Artscope Magazine Logo

Neal Bell’s “Monster” at the Lane-Comely Theater Studio #210

Neal Bell’s “Monster” at Boston Univeristy Theatre, Lane-Comley Studio 210

Neal Bell’s “Monster” at Boston Univeristy Theatre, Lane-Comley Studio 210

By James Foritano

BOSTON – “Monster” by Neal Bell, directed by Jim Petosa, is a full-bodied re-presentation of the enduring fable, first penned by Mary Shelly in 1818, of power run amok: Frankenstein. Lately, science has become so team and grant oriented that not many of us dream of brewing unique, not to say world-conquering, creations in our basement laboratories. Or maybe we do?

Certainly, celebrity status is still highly coveted in our 21st century psyches, and “monsters” do run amok in the pages of celebrity magazines and TV — Mary Shelly’s dream re-clothed as “American Idol.”

In any case, where better to view power running amok, or even just youthful energy, than the intimate venue of Studio #210 hosted by Boston University’s’s Boston Center for American Performance. Located at 264 Huntington Avenue, cheek-by-jowl with its much grander sister, The Huntington, Studio #210 provides an intimate box seat for every ticket holder.

You’re in the midst of the action as the play opens on the shifting ice, howling winds of the arctic, where Victor, played by Michael Kaye, is seeking his misbegotten “creature” played by John Zdrojeski. This hide-and-seek continues through less northern, but equally “cold” climates of English drawing rooms and curried London “forests.”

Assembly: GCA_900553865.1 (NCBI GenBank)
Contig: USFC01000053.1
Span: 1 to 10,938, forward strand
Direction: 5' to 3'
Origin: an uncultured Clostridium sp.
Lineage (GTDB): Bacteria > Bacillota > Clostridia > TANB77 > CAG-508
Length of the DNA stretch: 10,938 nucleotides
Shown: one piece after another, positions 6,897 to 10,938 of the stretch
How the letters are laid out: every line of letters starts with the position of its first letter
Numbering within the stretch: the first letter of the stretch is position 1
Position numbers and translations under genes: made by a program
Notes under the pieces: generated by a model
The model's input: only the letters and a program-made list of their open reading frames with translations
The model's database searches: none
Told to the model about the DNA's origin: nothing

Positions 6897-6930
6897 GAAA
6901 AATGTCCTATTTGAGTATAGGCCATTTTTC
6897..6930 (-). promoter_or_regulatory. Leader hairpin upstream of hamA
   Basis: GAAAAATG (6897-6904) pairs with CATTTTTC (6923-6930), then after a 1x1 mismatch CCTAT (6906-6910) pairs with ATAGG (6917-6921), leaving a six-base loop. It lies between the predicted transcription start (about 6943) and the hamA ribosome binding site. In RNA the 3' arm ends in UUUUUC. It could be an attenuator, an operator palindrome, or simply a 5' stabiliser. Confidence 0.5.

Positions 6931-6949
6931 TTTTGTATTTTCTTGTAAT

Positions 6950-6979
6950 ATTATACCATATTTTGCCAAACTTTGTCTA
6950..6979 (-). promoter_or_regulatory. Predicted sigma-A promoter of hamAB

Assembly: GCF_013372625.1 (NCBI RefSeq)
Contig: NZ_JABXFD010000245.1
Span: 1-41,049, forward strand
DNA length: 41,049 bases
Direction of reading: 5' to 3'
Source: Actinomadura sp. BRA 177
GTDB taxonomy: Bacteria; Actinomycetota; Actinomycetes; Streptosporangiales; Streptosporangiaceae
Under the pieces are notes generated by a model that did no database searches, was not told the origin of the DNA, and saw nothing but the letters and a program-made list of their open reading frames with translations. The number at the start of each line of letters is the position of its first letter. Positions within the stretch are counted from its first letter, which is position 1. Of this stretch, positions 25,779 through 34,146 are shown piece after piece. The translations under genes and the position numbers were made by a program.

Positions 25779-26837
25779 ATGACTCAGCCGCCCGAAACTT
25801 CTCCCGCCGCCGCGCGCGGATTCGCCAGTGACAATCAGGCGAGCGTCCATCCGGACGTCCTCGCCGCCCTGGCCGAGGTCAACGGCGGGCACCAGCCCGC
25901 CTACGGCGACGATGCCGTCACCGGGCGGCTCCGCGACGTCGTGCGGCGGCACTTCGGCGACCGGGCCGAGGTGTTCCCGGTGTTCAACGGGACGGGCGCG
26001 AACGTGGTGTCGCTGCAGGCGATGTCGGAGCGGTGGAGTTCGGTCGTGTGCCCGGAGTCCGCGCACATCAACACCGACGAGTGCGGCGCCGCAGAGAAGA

We, the audience, are complicit as the creature and its hunters scurry behind the screen of our seating, burst out of the narrow alleys between our voyeurs’ perches. A student cast literally reaching “for the stars” sharpens both the action and the acting. Student drama majors and graduate students are mixed with their professors/mentors in BCAP’s performances, mutually educating each other as they strive to project the mysteries of acting to their audience.

And speaking of “complicity…” I found playwright Bell’s take on the mysteries of good and evil, lust and moderation, nuanced and intriguing. The seductions of science and industry in Europe of the early 1800s were dramatically brought home to this viewer in the scene where it seemed that half the cast, gentlemen and ladies, were hanging onto a kite aloft in a sky booming with thunder and lightning. Bottled lightning, as you know, being essential to bringing both frog legs and monsters to life.

Victor might have been the nominal “leader” of this group but the instigator was all of society’s visions of transformation and transcendence. Schooled in biblical wonders, loosing their luster even before Darwin, everyone of that era was part amateur scientist or at the least, whole-heartedly in the cheering section.

Well, not everyone. In fact, only those with the leisure to dream and the means to do. As Cloteal Horne’s maid “Justine” laments in the midst of this frenetic seeking: “I’d be happy to do nothing.”

And while the infamous 1 percent is still envisaging and inspiriting new “monsters” the “Justine’s” and Justin’s of our times are still waiting for a break, a breath and a bite. At least in the jaundiced view of this amateur “socialist.”

And speaking of sex. Here, again, I’m no expert — and certainly not objective. So I’ll just say that sex two centuries ago was the same font of energy that Doctors Freud and Ruth so delighted in exposing — except different.

What’s the dish and what’s the spice seems to change places endlessly, entertainingly. And if sex in Victorian England seems to us moderns maddeningly displaced and disguised its permutations can still lurch or bend coyly into our sight with surprising, if delayed, impact.

(“Monster” continues through February 25 at Boston University Theatre, Lane-Comley Studio 210 at 264 Huntington Avenue, Boston. Call (617) 933-8600.